The epic new novel from the internationally acclaimed and best-selling author of 1Q84.
In Killing Commendatore, a thirty-something portrait painter in Tokyo is abandoned by his wife and finds himself holed up in the mountain home of a famous artist, Tomohiko Amada. When he discovers a strange painting in the attic, he unintentionally opens a circle of mysterious circumstanc...more
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This doesn’t feel like a Murakami novel. It doesn’t sound like a Murakami novel and it doesn’t act like one. I went back and read certain passages from After Dark and breathed in (once again) the beautifully rhythmic nature of the prose. It just flows from one sentence to the next, from word to word, forming a story that ...more
The unnamed main character is in one of these classic Murakami in-between periods in his life, where everything has fallen apart but he's somehow fairly financially comfortable and has time to re-evaluate things. He gets involved with a questionably shady guy, and they star ...more
Your wife she left
I did too
I came back to finish you
Paintings on walls
Men two foot high
My brains been pulped
I give a cry
I've not been drinking
That wouldn't do
But I might before I finish you.
Review to follow when I finish the story.
If I never achieve anything else in my life I achieved finishing this book. In fact I got to the end of the audiobook some days ago and have since been wondering what to say. I have looked at many five star reviews regarding this s ...more
The options are many but the answers, scarce. And a protagonist embroiled in a similar dilemma propels this part real, part supernatural tale of phantasmagori ...more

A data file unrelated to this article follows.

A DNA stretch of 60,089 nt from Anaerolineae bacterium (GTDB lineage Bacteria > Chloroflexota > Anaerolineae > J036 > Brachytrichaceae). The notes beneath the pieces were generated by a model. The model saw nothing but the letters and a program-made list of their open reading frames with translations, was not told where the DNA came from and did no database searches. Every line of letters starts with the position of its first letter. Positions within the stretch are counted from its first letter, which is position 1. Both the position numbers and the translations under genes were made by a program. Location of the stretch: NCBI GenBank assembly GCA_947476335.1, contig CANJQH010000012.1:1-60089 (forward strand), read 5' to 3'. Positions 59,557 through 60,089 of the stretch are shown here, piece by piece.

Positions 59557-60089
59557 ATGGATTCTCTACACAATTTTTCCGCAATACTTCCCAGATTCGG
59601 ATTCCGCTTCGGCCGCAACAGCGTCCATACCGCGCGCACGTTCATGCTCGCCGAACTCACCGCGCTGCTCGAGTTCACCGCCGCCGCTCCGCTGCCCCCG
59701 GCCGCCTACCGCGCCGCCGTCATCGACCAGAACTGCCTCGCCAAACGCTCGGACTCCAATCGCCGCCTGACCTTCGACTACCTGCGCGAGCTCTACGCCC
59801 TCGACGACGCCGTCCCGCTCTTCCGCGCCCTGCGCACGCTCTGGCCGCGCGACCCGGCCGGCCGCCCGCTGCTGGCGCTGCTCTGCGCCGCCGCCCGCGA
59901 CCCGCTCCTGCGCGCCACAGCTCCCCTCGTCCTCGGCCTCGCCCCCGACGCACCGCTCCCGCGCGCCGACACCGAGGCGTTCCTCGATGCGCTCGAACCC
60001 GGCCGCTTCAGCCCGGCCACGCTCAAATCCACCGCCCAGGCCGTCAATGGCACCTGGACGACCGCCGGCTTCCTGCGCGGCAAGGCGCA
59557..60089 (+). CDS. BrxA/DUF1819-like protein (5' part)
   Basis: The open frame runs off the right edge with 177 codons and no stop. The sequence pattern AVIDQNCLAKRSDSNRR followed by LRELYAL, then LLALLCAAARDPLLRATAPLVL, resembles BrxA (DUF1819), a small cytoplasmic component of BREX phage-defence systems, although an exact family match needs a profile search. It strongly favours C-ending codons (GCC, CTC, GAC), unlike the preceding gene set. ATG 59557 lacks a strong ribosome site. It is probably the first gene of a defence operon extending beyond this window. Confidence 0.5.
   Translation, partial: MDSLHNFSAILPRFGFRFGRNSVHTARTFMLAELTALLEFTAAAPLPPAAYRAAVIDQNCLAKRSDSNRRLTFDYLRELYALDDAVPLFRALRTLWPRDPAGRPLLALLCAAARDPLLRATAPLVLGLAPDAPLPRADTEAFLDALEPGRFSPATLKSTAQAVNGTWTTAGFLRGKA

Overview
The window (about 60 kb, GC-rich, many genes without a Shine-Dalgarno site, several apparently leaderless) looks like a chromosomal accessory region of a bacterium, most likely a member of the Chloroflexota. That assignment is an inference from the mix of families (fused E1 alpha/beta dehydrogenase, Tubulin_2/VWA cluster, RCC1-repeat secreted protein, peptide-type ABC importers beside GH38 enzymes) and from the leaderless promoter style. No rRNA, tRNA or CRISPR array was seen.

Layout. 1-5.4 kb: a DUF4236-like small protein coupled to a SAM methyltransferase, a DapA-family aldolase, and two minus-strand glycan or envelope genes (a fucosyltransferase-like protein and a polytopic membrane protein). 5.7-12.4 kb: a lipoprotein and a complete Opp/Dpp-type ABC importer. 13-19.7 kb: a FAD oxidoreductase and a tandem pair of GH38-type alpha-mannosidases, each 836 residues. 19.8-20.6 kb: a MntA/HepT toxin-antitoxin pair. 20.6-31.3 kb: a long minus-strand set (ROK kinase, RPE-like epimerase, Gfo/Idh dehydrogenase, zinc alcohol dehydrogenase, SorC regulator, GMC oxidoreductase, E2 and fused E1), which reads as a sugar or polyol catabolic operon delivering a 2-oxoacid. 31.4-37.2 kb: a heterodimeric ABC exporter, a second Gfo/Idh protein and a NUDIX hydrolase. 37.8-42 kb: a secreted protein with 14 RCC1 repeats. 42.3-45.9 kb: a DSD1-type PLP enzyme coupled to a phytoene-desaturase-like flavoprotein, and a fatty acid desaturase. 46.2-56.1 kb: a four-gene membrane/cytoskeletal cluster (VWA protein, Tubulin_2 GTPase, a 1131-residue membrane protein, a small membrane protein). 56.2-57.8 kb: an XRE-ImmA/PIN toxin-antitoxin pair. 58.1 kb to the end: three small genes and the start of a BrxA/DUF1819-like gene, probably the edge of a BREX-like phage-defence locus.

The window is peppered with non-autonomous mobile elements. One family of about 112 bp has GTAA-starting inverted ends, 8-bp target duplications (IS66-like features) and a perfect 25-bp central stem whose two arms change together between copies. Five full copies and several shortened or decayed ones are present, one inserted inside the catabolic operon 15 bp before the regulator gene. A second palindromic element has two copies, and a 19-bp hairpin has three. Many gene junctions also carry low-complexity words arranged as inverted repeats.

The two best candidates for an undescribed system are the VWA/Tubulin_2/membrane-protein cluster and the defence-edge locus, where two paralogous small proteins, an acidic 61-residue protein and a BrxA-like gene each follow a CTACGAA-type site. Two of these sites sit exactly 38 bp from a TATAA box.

One couldn't escape death, but it should come later - she wanted to know what it felt like to have full breasts and a woman's nipples at least once before she died. It would really suck if hornets killed her before she had that chance.
It is probably worthwhile to say at the outset that I am not a Murakami superfan. I have read three of his books now and I nearly always leave with a vague sense of disappointment and unease. Killing Commendatore is not a good choice for a person w ...more
Haruki Murakami ~~ Killing Commendatore
Those of you who know me, know that I love Haruki Murakami. I discovered his writings last year, and dove in at the urging of my friend, Srđan. Whether it was Murakami's novels, novellas, or short fiction, I was a true Murakami fan. I held, and still hold that Murakami is a literary genius.
With this being said, Murakami's Killing Commendatore left me ...more
Our main protagonist is a 36-year-old painter. He (who remains unnamed) has just been left by his wife and retreats into a solitary house in the Japanese mountains to rethink his life. While trying to figure out what to do next, he is confronted wi ...more
*DISCLAIMER: I was sent a free finished copy of this book by the wonderful people at knopf publishing but they did not ask for a review in any format, I'm just obsessed with Murakami and this was my most anticipating book of the last like 3 years soooooo
HERE IS MY VIDEO REVIEW: https://www.youtube.com/watch?v=CnXa0...
- Probably one of Murakami's best CRAFTED books - the writing was absolutely wonderful and there were so many lines I want printed on a frame and hung in my home, a well ...more
A portrait painter’s marriage dissolves leading to him wandering Japan aimlessly until he happens across the home of a famous artist who’s dying in hospital. The artist’s son invites him to stay and he discovers a painting hidden in the attic: a piece entitled Killing C ...more
My first impression of this novel turned out to be a misapprehension.
For the first ten pages, there were no references to characters' or place names. When the view of the Pacific Ocean was eventually mentioned, it could only be obtained by facing south-west. I had started to assume that the novel was set in northern or southern California, even though Murakami is obviously Japanese.